I see a lot of advantages in smaller ILC systems over the brick I currently carry, but I realize they are not equivalent and there is no free lunch. The places I can see the biggest performance and handling advantages are in IBIS, focus peeking and live histograms. Those clearly separate MFT from DSLR in an apples to apples price point. Then of course there are all the under-development points such as battery life and poor continuous AF. Please continue the debate.

  3. Great review guys. I’m really loving my G7 so far. It’s strangely light-weight in comparison to my GH4. For me, this camera is very close to being the ideal camera for the “multimeographer”. I’ve been shooting great stills with it, creating 4K video, making cinemagraphs and more — with just the rig in the photo below. I’m loving it!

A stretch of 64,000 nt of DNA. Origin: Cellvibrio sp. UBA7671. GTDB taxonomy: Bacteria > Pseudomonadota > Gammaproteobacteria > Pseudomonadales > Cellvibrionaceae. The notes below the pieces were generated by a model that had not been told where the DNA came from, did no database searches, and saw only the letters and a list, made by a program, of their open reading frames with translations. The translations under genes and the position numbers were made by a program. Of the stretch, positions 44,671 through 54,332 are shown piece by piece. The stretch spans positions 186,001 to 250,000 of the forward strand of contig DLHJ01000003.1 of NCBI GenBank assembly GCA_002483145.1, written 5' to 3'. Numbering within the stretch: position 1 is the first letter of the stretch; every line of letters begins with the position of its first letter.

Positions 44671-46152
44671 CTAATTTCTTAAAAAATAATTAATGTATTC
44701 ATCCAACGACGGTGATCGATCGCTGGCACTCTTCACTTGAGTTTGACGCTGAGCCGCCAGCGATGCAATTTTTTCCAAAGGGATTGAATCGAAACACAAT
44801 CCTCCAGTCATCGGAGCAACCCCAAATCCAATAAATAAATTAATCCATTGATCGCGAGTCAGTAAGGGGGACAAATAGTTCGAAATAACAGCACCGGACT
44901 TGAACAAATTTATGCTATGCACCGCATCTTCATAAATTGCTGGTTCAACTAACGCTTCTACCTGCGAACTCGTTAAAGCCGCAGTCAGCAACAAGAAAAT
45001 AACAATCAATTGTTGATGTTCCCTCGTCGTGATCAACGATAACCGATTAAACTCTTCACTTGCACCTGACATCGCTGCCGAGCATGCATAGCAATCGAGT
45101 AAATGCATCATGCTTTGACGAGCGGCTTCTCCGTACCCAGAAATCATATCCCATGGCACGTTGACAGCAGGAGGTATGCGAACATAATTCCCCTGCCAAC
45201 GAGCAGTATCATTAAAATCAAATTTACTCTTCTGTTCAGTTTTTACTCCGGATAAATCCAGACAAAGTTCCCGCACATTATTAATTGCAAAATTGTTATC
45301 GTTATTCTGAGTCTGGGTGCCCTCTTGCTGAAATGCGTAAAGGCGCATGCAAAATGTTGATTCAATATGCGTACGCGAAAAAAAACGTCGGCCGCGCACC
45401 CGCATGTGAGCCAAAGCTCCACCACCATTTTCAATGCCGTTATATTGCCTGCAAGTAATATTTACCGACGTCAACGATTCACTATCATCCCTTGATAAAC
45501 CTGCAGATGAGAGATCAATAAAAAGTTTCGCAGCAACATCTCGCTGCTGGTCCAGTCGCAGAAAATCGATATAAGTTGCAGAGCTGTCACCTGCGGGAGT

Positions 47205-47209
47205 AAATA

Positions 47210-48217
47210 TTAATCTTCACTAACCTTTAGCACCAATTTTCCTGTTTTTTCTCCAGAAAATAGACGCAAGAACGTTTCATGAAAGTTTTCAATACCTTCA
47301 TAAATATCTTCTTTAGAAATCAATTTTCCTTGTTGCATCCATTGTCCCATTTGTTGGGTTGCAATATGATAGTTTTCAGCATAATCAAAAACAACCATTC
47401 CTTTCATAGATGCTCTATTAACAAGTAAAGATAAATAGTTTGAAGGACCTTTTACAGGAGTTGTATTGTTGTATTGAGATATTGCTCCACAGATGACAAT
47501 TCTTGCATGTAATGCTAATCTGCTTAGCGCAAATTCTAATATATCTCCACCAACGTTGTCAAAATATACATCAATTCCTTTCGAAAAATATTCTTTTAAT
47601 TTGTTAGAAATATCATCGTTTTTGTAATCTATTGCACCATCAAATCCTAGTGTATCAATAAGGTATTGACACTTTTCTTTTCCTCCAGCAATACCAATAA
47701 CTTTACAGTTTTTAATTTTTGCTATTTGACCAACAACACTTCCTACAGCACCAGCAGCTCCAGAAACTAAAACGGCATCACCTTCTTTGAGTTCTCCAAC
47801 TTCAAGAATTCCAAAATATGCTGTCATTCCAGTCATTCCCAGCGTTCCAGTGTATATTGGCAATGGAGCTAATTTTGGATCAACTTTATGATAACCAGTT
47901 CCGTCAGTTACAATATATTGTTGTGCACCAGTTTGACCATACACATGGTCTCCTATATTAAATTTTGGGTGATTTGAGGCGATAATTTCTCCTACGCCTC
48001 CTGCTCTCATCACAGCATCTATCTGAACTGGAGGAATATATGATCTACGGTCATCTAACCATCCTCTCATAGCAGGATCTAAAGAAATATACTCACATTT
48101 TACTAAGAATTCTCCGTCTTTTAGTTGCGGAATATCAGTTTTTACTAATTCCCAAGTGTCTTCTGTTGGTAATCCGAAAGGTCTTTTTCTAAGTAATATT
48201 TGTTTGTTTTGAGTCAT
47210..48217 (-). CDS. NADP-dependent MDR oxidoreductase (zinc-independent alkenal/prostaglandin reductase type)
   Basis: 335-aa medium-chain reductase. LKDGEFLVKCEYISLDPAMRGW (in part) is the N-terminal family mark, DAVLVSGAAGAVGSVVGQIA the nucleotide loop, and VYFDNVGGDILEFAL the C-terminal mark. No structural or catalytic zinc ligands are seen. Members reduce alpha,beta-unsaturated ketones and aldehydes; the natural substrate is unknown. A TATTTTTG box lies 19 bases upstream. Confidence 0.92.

4. One thing not mentioned in your G7 review: the bottom 4-way button cannot be programmed to behave as it does on earlier GX and G cameras, setting drive mode and bracketing. Now that Panasonic has moved these settings to a dial on the left side of the top plate, you can no longer set these without letting go of the camera with your left hand and looking at the top plate. The old way makes it possible to change these settings with a shooting grip and eye to EVF. A big step backwards for ergonomics, and the decision not to allow the button to be restored to its old function seems arbitrary and dumb.

    One question: Do you have any idea why there are tons of lenses for MFT but very few flashes? For pro use, the picking are slim, and NOBODY is making a TTL radio slave for MFT. What’s up with that?